Silence on freedom of speech

On 22 November last year I forwarded a submission to the Joint Parliamentary Committee on Human Rights.

The submission was detailed: 30 pages in length. And it dealt extensively with the problems of 18c and the Racial Discrimination Act 1975 (Cth).

On 9 December I sent the same submission to the Joint Parliamentary Committee on Human Rights, although this time it had been signed by more than 6,500 Australians, many of them readers of this website.

As such, I can safely say that this submission is probably the most supported of all before the Committee as it holds its inquiry into this atrocious law.

Yet there has been complete silence from the Committee about this submission. It has not been made publicly available on the Committee website. I have no confirmation at all as to whether the Committee has even opened it.

All I have been told is that more than 10,000 submissions have been received and that the Committee is working their way through them. Fair enough.

But one is rather left without confidence in the Committee’s willingness to work through all the submissions when this particular one is still seemingly on the shelf and the Grand Mufti’s has been opened, read, and published on the Committee’s webpage.

By the way, our esteemed Mufti of Grandness, unsurprisingly, wants the government to change anti-discrimination laws.

Why? Precisely because he is upset that the majority of Australians don’t support his religious beliefs. In other words, our Arabic-speaking symbol of integration wants 18c to be expanded so that it outlaws blasphemy against Islam.

This is part of what he had to say:

An amendment to be considered is one which seeks to strengthen prohibitions on racial vilification and introduce religious vilification in accordance with Article 20 of the ICCPR. This will ensure that Muslims and other religions are also afforded the same protections as other racial groups under section 18C.

A decade-long national study conducted by the University of Western Sydney found that nearly half of Australians describe themselves as having anti-Muslim attitudes. Findings such as this are particularly concerning for the Muslim community and can lead do harmful consequences such as spoiling social cohesion. Any move which weakens rather than strengthen protection from religious vilification will haul Australia’s international obligations from maintaining such protections.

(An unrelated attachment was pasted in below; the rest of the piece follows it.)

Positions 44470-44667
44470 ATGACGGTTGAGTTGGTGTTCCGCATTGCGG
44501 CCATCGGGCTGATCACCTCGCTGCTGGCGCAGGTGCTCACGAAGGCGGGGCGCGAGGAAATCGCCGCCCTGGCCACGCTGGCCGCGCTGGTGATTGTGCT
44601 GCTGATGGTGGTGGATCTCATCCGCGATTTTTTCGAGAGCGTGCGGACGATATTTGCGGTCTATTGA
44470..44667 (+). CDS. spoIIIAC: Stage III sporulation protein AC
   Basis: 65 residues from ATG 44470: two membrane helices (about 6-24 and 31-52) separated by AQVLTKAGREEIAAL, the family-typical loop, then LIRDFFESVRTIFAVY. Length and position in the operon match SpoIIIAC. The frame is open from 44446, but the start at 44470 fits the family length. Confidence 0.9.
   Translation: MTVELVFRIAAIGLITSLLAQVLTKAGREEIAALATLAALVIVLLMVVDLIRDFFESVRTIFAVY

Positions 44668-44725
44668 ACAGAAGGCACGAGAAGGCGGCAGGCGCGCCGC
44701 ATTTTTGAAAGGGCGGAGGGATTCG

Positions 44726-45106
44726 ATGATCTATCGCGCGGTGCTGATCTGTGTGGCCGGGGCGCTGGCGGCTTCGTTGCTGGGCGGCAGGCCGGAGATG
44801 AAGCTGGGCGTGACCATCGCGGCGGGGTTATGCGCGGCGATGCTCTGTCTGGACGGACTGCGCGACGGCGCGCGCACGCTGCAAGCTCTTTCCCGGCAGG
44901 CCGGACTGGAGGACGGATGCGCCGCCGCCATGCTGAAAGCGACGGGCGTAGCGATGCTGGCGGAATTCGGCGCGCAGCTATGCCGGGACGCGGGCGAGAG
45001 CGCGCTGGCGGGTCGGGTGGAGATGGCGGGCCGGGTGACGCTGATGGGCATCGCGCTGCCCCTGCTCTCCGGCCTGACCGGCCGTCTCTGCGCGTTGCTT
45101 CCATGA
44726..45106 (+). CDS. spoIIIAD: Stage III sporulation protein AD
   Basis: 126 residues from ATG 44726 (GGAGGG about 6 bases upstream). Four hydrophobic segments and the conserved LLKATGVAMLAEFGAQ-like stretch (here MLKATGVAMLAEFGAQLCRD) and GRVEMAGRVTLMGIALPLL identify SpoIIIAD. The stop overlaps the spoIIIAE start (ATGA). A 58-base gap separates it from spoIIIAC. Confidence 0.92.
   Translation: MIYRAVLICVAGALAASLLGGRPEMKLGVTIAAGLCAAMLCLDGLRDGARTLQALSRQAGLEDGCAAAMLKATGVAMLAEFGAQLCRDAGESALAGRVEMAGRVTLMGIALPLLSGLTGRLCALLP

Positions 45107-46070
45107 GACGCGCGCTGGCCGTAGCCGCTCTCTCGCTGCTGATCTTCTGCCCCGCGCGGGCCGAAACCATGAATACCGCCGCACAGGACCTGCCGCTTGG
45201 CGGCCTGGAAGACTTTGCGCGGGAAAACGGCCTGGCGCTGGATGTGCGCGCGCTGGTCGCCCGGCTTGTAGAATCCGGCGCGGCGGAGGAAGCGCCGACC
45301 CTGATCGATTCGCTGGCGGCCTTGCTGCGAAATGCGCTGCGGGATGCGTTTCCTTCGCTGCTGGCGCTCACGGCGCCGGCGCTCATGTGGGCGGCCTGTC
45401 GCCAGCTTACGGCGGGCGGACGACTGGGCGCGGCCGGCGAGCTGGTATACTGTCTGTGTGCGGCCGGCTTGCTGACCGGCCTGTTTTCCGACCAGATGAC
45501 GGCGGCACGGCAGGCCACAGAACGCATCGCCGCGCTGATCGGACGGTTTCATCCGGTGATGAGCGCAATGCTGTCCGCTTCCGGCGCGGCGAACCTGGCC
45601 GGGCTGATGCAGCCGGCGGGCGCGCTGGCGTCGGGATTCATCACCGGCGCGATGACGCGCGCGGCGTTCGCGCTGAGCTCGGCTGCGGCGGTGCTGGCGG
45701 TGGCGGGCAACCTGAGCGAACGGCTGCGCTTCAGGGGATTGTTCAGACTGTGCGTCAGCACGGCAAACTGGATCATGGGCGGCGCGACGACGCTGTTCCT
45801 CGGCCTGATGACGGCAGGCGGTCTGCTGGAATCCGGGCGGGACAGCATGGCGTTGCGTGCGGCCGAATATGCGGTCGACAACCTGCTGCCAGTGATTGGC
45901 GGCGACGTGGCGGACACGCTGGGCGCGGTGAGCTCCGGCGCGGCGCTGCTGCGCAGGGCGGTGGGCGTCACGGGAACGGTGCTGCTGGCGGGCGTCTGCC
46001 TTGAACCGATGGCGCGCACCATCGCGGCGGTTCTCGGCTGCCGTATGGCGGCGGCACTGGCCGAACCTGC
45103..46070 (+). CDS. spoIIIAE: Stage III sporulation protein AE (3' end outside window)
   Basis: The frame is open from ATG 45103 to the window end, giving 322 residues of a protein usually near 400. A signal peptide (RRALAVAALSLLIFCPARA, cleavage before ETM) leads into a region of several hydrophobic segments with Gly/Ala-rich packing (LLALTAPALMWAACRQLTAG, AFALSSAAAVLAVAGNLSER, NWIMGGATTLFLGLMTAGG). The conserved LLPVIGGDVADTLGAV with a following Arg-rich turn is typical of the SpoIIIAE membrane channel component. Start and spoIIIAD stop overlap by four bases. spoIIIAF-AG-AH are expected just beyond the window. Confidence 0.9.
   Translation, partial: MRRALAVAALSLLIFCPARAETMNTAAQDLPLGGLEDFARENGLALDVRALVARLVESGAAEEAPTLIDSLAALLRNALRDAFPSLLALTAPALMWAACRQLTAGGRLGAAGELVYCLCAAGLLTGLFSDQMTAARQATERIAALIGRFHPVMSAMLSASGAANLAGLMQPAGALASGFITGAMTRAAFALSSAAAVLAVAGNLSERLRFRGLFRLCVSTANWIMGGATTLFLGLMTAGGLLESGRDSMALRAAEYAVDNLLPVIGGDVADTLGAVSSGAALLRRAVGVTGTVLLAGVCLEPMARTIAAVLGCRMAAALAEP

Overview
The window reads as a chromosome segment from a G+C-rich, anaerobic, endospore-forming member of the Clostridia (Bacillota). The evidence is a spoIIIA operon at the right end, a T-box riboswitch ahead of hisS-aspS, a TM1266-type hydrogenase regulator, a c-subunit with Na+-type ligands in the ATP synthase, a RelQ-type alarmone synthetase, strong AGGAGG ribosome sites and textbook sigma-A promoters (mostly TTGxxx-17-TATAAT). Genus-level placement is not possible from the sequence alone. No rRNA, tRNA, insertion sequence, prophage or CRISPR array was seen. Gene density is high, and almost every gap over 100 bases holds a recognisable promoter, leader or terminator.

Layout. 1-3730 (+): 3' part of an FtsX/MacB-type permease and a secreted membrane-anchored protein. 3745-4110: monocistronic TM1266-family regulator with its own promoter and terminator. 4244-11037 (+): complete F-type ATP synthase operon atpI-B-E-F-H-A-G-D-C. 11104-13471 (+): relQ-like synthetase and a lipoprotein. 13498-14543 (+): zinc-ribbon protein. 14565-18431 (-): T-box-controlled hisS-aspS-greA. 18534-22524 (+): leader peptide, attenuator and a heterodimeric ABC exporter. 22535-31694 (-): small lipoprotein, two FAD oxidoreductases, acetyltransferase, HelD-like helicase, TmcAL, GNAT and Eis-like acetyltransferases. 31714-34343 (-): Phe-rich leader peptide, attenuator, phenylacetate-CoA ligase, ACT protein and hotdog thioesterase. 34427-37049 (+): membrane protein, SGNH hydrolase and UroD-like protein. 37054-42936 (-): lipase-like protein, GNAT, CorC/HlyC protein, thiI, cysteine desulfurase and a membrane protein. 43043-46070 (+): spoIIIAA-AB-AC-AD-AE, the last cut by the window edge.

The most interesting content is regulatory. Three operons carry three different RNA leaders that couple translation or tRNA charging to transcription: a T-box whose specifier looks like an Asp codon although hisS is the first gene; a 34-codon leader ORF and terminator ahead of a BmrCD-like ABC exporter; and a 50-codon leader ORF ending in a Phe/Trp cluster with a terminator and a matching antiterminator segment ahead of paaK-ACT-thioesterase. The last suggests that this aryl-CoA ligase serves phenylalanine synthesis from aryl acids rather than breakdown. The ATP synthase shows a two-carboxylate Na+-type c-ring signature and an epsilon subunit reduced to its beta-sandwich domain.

I do take his point: social cohesion is important and it should not be spoilt.

I also take his next point: many, many Australians don’t like Islam and they don’t want it here.

Unfortunately, thrusting it upon us via an expanded blasphemy law is not a solution reasonably likely to increase community harmony. So give Islam the flick in Australia instead. America is doing just that and so should we.

If I hear anything from the Committee I’ll let you know. Given half of it is Labor/Green and the ‘good guys’ include Russell “I’ve-crossed-the-floor-to-vote-with-Labor-on-refugees” Broadbent, I’m not holding my breath.

However, it is chaired by Ian Goodenough. He has been brave enough in the past to raise concerns about this law, so it is still just possible that this inquiry may go somewhere useful.



Since writing this post there has been action. My submission has now been published and can be viewed here. It is submission 199.

Hopefully I was just jumping the gun on this post. But it does seem awfully coincidental that action occurs only after numerous phone calls, emails and, finally, public gnashing of teeth…

Author: Bernard Gaynor

Bernard Gaynor is a married father of nine children. He has a background in military intelligence, Arabic language and culture and is an outspoken advocate of conservative and family values.

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  1. My submission to halal inquiry was also NEVER published or acknowledged, submitted in correct manner in adequate time, so your fears aren’t silly.

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